The average marathon finish time for males in 2023 was 4:21:03, and 4:48:45 for females. In both cases, finishing a marathon in 4:00 or less would certainly be something worth celebrating.
Pacing Strategy for a Sub 4 Hour Marathon
When most runners struggle to achieve their goal of running a 4 hour marathon, it is not due to lack of effort or motivation. In most cases, runners fail to train strategically and adjust based on their initial fitness level. It is incredibly discouraging to give it you all during training, yet still see paces slower than your goal.
In order to find success on race day, you’ll need to prepare and practice a pacing strategy ahead of time. In addition, you’ll want to adjust your base training according to your starting fitness level. Here are a few strategies to nail that sub-4 hour marathon.
- Run a consistent pace during the marathon
- Train for a 5-10 minute buffer
- Incorporate race pace miles during long runs
- Practice and perfect a fueling and hydration strategy
- Prepare techniques for boosting mental strength
Breaking 4 hours in the marathon for the first time will no doubt be a challenge. Regardless of whether you have finished a 4:05 marathon previously or this is your first marathon, there will be many obstacles to overcome along the way.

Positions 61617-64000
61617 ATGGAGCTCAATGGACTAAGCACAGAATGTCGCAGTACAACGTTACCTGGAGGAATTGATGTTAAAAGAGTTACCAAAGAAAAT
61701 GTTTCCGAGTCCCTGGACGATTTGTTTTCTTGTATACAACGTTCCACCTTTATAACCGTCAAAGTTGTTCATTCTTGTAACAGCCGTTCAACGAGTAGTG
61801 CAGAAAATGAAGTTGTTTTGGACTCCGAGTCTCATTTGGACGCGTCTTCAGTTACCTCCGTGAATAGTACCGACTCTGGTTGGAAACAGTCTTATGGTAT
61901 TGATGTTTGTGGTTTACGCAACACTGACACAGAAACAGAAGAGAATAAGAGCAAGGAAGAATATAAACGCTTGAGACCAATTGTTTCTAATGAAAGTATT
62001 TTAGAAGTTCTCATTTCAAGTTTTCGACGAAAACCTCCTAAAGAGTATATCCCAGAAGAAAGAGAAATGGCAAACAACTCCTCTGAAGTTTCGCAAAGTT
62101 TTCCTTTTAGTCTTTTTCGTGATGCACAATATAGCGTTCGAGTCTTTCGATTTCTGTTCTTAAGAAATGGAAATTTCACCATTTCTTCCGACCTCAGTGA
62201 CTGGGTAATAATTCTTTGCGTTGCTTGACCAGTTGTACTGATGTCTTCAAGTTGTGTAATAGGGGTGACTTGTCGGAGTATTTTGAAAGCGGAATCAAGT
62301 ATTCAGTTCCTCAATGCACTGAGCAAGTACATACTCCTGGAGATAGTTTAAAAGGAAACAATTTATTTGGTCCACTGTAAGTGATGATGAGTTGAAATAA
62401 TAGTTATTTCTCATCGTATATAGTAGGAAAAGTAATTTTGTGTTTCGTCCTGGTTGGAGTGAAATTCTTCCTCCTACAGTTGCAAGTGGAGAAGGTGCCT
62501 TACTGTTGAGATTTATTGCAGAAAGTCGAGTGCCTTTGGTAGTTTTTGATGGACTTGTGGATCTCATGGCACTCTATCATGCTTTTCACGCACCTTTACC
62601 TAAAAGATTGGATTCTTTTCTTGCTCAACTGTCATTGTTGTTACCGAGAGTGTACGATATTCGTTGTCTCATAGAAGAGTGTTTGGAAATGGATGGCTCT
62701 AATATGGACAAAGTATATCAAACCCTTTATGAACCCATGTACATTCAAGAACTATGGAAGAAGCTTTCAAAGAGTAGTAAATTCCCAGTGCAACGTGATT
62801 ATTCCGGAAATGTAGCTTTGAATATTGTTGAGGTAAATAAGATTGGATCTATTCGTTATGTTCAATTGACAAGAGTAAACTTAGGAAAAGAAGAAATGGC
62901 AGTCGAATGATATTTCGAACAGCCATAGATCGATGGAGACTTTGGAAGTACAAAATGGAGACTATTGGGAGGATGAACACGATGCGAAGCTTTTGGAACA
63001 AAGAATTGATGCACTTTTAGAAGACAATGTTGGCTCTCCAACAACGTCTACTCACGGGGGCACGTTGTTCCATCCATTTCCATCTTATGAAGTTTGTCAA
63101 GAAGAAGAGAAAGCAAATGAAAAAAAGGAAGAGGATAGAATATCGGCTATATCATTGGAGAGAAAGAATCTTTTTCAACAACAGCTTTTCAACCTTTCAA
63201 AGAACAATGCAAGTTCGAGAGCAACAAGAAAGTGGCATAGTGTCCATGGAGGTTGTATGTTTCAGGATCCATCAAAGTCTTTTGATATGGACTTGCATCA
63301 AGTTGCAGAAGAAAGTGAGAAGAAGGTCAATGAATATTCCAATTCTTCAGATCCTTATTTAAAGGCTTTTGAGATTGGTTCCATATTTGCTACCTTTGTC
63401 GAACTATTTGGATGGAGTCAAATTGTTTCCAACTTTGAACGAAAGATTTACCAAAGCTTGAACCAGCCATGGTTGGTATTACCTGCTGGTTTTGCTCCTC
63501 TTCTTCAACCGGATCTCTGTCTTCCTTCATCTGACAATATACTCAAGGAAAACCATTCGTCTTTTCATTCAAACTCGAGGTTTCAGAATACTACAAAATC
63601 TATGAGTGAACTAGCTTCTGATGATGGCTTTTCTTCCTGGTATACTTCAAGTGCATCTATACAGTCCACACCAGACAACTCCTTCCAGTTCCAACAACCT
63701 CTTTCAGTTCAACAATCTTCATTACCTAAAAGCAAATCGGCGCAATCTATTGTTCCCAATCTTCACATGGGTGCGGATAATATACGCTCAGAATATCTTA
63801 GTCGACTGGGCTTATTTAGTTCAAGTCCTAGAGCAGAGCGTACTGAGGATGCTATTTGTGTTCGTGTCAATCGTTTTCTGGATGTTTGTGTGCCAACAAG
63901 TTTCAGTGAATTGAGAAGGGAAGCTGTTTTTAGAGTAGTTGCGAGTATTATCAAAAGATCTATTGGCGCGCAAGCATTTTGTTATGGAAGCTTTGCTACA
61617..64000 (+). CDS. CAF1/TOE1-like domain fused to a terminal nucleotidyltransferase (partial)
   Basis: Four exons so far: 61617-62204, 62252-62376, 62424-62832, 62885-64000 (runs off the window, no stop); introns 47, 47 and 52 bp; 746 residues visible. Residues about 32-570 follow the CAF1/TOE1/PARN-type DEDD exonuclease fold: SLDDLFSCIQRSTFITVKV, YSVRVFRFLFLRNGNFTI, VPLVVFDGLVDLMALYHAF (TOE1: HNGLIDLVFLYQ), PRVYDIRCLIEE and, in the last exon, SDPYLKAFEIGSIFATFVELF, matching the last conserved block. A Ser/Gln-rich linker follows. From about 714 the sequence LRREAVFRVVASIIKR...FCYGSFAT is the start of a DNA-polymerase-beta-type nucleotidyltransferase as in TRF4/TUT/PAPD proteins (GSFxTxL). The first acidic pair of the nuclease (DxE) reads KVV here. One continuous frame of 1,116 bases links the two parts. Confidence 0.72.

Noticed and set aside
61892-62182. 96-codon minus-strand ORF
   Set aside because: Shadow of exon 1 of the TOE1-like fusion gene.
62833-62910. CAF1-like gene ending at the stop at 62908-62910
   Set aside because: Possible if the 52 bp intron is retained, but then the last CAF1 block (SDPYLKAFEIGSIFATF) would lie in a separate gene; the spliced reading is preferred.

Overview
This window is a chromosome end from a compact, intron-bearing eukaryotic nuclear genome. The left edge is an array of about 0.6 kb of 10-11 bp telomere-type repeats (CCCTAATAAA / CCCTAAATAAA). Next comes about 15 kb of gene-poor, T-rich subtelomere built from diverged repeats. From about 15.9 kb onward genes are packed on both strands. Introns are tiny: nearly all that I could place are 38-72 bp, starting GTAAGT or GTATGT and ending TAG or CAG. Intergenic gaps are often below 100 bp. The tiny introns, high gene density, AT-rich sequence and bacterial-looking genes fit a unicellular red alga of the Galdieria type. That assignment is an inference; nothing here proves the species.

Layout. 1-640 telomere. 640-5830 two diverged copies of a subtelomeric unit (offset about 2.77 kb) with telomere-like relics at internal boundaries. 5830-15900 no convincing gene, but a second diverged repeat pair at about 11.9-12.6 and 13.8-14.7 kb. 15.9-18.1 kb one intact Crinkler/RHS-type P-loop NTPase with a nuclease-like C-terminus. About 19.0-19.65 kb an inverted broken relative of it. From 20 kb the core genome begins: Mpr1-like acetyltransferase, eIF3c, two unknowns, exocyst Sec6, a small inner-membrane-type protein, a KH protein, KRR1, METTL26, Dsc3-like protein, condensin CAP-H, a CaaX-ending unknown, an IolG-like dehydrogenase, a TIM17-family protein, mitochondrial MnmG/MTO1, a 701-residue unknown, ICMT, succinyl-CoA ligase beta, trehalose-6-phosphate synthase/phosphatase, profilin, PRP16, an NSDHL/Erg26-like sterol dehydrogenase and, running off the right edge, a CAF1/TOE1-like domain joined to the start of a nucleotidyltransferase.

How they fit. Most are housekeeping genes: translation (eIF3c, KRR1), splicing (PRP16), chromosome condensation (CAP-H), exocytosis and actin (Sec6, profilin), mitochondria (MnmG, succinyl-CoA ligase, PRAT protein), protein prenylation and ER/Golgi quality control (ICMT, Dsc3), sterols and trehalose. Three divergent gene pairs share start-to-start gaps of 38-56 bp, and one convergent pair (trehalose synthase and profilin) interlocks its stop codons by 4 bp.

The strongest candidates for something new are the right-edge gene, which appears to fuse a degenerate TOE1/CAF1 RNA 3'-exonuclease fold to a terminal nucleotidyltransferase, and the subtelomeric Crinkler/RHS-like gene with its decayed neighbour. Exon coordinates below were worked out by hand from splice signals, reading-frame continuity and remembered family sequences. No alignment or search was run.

How long does it take to train for a 4 hour marathon?
Most 4 hour marathon training plans are between 12-16 weeks in length. For runners training to run their first sub-4 hour marathon, a training period of 16-20 weeks (4-5 months) is a realistic length of time.
However, runners who are training for their very first marathon ever, or those hoping to shave significant time off a previous finish, might require more time to train.
It’s important to map out your training throughout an entire year, regardless of how long the formal training plan may be. Take time to include some off-season, base building and practice racing. The longer you give your body to build a solid fitness base before beginning a training plan, the better prepared it will be.
Training Runs in the 4 Hour Marathon Training Plan